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What Does Ohio Say about Cameras in Care Assisted Living Facilities?

January 28, 2022
David Parker, Esq.
Cameras in assited living facilities
David Parker, White Plains and New City NY Estate Planning Attorney
David Parker, Esq.
David Parker is an attorney who specializes in Estate Planning and Elder Law and has been practicing law for 30 years. Be it Wills, Trusts, Powers of Attorney, Health Care Proxies, or Medicaid Planning, David provides comprehensive and caring counsel for seniors and their families. A large portion of David’s practice is asset protection strategies so that families do not lose their hard earned savings to nursing home care costs. He also handles probate administration for the settlement of estates.
The new year brings new laws to Ohio but one directly affects tens of thousands of people living in assisted living facilities.

Esther's Law was signed into law by Ohio Governor Mike DeWine. The new legislation allows cameras and other electronic monitoring devices to be installed by residents or their families or guardians inside a resident's room at a care facility such as assisted living.

WLWT’s recent article entitled “Esther's Law to allow for cameras to be installed in Ohio nursing homes” reports that the law is named after Esther Piskor. Her family says they placed a known camera inside her Cleveland nursing home room and repeatedly caught Piskor suffering abuse by the staff.

The law officially goes into effect on March 23, 2022. However, organizations are already getting ready for its implementation. Residents and their families are encouraged to install devices before that date, if and where possible.

The law requires permission to be given by the resident or family member or guardian and any possible roommates. The assisted living facility resident and their respective families or guardians are responsible for supplying, installing and the upkeep of the camera or monitoring device.

One Ohio facility, Twin Lakes Senior Living Community in Montgomery, reports about 430 residents with 190 staff members. The assisted living facility currently has just one resident with a camera in their room. The nursing home says that cameras installed with consent will also be accompanied by a sign alerting people of a recording in process.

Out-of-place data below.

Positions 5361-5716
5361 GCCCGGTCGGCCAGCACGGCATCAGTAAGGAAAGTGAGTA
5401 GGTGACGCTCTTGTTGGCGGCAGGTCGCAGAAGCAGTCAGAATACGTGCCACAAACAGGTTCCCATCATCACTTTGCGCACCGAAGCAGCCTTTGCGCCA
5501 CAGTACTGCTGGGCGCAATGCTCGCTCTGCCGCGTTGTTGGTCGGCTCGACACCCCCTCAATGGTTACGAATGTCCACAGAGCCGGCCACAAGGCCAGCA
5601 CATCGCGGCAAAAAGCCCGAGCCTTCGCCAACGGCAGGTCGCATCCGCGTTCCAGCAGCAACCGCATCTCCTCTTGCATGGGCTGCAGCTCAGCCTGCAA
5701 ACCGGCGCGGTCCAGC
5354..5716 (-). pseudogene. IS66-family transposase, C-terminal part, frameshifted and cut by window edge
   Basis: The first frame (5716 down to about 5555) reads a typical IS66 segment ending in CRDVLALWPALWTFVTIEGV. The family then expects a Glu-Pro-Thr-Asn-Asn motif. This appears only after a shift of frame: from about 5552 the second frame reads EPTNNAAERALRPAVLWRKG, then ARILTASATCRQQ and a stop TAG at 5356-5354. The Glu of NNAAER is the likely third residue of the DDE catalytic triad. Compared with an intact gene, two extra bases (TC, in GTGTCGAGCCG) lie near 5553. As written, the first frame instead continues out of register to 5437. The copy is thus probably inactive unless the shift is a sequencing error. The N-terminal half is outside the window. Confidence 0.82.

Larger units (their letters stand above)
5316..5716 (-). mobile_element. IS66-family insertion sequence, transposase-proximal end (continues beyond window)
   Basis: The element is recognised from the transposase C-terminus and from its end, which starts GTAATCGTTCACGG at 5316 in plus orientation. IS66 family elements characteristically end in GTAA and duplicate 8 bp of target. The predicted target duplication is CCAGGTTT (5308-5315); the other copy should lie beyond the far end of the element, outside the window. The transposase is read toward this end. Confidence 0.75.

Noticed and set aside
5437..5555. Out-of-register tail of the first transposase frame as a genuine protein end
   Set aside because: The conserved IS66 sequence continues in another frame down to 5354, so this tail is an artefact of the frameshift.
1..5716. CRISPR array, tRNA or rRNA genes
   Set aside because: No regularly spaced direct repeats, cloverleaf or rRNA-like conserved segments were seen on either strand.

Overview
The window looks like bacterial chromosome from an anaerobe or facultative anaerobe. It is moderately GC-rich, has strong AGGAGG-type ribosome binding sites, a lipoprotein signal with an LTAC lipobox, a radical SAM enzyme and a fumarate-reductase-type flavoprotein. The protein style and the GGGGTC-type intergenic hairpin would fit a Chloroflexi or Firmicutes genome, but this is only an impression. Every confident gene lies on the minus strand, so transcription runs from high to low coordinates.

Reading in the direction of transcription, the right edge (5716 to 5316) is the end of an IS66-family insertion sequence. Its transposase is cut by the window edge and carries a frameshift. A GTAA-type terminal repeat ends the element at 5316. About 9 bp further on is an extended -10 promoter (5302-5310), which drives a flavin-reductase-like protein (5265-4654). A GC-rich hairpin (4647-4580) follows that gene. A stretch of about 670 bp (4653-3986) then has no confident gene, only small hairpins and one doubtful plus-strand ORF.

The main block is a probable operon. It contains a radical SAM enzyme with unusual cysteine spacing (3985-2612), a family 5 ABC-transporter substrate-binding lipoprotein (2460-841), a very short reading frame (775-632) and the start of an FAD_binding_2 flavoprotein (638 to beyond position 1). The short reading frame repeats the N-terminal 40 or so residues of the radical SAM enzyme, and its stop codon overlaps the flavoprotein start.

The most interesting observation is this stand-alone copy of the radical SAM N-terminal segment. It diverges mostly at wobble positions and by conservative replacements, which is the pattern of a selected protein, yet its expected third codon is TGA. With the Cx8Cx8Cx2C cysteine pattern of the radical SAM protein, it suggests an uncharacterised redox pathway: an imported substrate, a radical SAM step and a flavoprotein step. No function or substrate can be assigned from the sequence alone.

Twin Lakes Executive Director Lisa Zimmer says she is supportive of Esther's Law and encourages families to take multiple steps to ensure patients' safety beyond cameras in the room.

"I think it's a good thing," Zimmer said. "Because it's really important for people to have peace of mind. And for them to have the ability to take action if they have a concern. And some communities may have not been interested in doing this for fear of litigation or for fear of violating the residents' privacy, or not understanding who would be required to do the upkeep. There's a lot of reasons that communities may have not already wanted to do this. And I think it's just it's going to really help even the playing field."

In addition to installing devices if deemed necessary, Zimmer also recommends people set up consistent meetings with their loved one's health care teams to monitor their progress, treatment and address any issues.

Esther's Law says that only the assisted living residents, the resident's guardian, power of attorney and law enforcement may review any video, still images, or sound. Zimmer also said her staff may review footage, only if given permission by the resident. She commented that if someone is interested in buying a camera, they should note its storage capacity to prevent the footage from deleting itself after a certain number of days.

Reference: WLWT (Jan. 4, 2022) “Esther's Law to allow for cameras to be installed in Ohio nursing homes”


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